As more taxonomies get created, we see a growing need to “map” taxonomies to each other, which is linking between individual terms or concepts in each taxonomy so that the taxonomies may be used in some combination. Mapping is not new, but as it has become more frequent it is now reflected in newer standards and in taxonomy management software features.
Reasons or use cases for mapping include:
- Selected content with an enterprise taxonomy is made available on a public web site with a different public-facing taxonomy.
- A provider of scientific/technical/medical content with a technical thesaurus creates a simpler taxonomy aimed at laypeople.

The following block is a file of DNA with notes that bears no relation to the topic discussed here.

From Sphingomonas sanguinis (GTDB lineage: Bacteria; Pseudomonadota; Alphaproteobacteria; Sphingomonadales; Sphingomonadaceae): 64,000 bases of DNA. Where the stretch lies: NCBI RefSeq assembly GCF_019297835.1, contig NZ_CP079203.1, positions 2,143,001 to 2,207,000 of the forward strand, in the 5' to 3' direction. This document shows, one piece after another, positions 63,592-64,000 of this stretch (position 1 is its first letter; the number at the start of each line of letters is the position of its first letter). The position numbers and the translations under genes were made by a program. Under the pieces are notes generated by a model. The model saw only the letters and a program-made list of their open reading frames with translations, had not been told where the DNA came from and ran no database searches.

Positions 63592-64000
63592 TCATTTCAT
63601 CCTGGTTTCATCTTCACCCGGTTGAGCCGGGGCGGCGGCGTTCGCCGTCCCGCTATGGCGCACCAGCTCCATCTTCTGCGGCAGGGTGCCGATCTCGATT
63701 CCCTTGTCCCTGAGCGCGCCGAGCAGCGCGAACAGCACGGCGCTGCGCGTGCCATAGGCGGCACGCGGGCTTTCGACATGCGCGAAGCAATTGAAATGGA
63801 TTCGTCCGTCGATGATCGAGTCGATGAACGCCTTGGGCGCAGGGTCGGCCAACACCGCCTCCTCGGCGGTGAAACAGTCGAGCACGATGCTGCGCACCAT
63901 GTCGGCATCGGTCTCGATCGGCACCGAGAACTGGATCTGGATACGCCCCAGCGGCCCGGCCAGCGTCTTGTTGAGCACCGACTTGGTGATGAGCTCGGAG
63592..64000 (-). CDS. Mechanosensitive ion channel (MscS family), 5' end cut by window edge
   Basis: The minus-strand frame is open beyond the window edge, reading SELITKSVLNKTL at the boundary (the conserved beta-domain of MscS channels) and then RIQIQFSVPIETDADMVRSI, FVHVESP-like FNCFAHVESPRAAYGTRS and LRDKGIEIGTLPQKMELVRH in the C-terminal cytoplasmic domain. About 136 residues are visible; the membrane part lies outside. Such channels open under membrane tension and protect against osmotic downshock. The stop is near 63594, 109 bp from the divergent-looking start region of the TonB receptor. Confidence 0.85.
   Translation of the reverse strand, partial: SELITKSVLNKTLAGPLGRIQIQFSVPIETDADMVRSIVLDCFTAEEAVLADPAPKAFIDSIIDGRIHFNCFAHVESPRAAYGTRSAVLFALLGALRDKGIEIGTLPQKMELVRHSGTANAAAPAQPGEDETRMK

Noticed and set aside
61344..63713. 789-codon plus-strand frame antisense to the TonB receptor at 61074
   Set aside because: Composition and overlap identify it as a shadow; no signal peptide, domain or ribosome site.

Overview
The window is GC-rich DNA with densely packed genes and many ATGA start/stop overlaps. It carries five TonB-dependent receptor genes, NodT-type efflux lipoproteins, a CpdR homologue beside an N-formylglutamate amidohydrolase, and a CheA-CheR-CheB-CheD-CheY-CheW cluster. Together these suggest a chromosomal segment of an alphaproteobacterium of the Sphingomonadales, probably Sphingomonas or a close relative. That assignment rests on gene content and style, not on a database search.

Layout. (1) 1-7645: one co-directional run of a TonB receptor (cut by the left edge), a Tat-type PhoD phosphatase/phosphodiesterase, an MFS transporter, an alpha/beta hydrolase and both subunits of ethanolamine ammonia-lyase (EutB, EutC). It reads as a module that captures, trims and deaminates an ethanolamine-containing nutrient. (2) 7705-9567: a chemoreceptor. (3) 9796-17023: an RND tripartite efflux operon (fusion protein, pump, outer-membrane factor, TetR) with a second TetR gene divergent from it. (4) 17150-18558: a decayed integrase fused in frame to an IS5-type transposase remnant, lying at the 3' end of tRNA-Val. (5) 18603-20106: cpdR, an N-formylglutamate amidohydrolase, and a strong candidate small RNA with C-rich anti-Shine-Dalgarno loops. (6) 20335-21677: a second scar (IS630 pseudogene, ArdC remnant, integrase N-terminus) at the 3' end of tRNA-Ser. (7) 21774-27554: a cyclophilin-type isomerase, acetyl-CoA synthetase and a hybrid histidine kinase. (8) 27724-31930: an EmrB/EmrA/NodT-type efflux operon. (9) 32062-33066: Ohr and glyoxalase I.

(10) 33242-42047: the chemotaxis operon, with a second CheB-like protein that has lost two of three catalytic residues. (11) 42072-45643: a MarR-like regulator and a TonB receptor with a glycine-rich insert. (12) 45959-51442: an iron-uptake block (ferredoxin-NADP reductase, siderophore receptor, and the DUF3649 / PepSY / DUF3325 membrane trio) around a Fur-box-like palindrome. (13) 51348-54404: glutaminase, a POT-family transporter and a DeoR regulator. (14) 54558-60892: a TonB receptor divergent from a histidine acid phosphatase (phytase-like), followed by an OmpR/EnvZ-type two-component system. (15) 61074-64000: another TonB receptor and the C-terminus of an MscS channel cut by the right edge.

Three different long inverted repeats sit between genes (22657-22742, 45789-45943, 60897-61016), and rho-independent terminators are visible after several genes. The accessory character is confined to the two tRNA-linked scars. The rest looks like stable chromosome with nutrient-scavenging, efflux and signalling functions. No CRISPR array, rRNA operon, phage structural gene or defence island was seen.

- Content will be made available in a different language region, and a comparable taxonomy already exists in the other language.
- A knowledge graph is built to aggregate data from multiple repositories, each with its own taxonomy.
- An enterprise search is based on “federated search” and different areas have different search-support thesauri.
- Terms from search engine logs are mapped to a taxonomy to add alternative labels.
- Terms from an open source or licensed vocabulary are mapped to a taxonomy to enrich it.
I’ve worked on occasional taxonomy mapping projects since the late 1990s, and I discuss mapping in a section of my book, The Accidental Taxonomist (2nd edition, pp. 369-73) and in an earlier blog post . I’ve also presented in conferences before on mapping taxonomies, as early as 2009, but only briefly and in the wider in the context of related activities of merging taxonomies and creating multilingual taxonomies. My next conference presentation (not including a pre-conference workshop), “Mapping Taxonomies, Thesauri, and Ontologies” (SEMANTiCS 2019 in Karlsruhe, Germany), will be dedicated to subject of mapping.